The Cover: a somewhat menacing image by Mark Ulriksen that could’ve easily been used for Halloween (all it needs is a witch riding through the sky on a broom). But its title “Towering Wealth” heavily suggests a tie-in to this special Money Issue. Read a Q&A with Mr. Ulriksen about his cover here.
Random thoughts after a few tours through the the issue…
Was much fun immediately running into Robert Leighton’s observatory cartoon (page 25). We don’t see too many observatory cartoons anymore. One that will forever stick in my mind is John O’Brien’s fabulous Coca-Cola bottle telescope from October 9, 2000.
Any issue of The New Yorker with a George Booth cartoon (p.38) is an issue off to an excellent start. It is simply a delight seeing his work in the magazine.
As enjoyable as seeing a Booth cartoon is seeing a Koren cartoon. He is this issue’s most veteran artist, having begun contributing to The New Yorker in 1962 (Mr. Booth began contributing in 1969). To my eye, Both Mr. Booth’s drawing and Mr. Koren’s sit perfectly on the page, the better for us to enjoy them.
Bruce Kaplan’s dishtowel drawing (p.55) wins the award for most unexpected cartoon of the issue. There is nothing more fun in The New Yorker cartoon universe than the unexpected; it’s a cartoon moment.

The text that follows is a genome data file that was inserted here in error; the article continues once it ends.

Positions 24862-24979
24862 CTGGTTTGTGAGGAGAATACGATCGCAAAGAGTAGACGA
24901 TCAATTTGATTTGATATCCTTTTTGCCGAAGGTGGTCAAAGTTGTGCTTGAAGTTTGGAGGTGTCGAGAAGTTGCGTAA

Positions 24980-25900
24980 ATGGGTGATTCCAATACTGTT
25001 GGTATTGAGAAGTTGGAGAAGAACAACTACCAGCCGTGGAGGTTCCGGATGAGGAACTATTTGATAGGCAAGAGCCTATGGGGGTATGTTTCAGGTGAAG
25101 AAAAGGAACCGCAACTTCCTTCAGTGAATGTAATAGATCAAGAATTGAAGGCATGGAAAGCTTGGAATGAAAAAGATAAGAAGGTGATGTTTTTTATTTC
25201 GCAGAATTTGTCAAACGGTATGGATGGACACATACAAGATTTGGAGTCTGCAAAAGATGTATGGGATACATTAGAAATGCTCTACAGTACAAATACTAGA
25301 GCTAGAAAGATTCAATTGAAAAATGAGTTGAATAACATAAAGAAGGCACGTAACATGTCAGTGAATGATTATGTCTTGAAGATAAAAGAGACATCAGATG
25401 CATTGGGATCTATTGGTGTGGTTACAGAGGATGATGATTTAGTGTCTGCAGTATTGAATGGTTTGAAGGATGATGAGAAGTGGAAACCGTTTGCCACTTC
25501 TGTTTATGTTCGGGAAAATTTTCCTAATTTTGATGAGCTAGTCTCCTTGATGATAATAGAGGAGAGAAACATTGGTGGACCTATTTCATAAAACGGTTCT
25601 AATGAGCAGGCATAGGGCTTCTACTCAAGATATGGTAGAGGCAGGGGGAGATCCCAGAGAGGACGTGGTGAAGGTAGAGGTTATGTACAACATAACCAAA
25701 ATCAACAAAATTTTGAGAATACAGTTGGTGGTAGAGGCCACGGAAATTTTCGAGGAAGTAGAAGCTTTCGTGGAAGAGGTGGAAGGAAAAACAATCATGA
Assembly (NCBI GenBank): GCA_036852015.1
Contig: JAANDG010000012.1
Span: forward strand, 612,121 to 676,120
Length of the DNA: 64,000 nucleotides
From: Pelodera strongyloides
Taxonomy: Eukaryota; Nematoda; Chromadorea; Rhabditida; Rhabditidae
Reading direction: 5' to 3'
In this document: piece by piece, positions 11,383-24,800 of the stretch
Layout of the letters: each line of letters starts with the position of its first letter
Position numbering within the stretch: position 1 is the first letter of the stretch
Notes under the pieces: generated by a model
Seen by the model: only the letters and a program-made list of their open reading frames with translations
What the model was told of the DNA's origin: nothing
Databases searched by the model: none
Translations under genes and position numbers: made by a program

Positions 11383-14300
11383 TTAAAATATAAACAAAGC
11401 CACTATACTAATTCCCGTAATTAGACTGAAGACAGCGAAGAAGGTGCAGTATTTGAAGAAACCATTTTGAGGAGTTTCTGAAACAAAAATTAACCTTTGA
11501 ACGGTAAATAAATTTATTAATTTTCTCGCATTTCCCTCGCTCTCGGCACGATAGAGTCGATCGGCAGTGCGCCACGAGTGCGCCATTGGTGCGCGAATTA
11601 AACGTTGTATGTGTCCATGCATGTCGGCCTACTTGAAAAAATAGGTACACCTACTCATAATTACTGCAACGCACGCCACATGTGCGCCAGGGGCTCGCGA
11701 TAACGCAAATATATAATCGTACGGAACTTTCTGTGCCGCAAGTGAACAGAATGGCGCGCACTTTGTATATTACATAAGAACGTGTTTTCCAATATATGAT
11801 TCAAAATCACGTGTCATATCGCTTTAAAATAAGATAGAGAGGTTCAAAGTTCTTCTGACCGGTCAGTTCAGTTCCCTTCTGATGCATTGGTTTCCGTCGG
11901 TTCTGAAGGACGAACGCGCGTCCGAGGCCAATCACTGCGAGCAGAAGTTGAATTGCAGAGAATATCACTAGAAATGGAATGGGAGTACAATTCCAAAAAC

Liana Finck’s drawing (p.46) is another solid cartoon moment. Drawing + perfect caption = job well done.
The Rea Irvin Talk Masthead Watch:
Mr. Irvin’s wonderful design (below) was removed in the Spring of 2017 and replaced by a redrawn version. Further reading here. It remains puzzling (to me anyway) how something so perfect can be mothballed.
Head-Scratching Quote Of The Year
This from Francoise Mouly, The New Yorker’s art editor in an October 11th Washington Post piece on Charles Addams.
“Addams is one of the few New Yorker cartoonists who was consistently laugh-out funny,” says Francoise Mouly, the magazine’s art editor since 1993.”
From The New York Times, October 14, 2019, “The Many Shades Of Wednesday Addams”
Miss Addams is shown above sitting on her father’s shoulder. According to Linda Davis’s wonderful biography of Charles Addams, Addams wrote in his production notes for the television series that “he found [Wednesday] ‘secretive and imaginative, and poetic.'”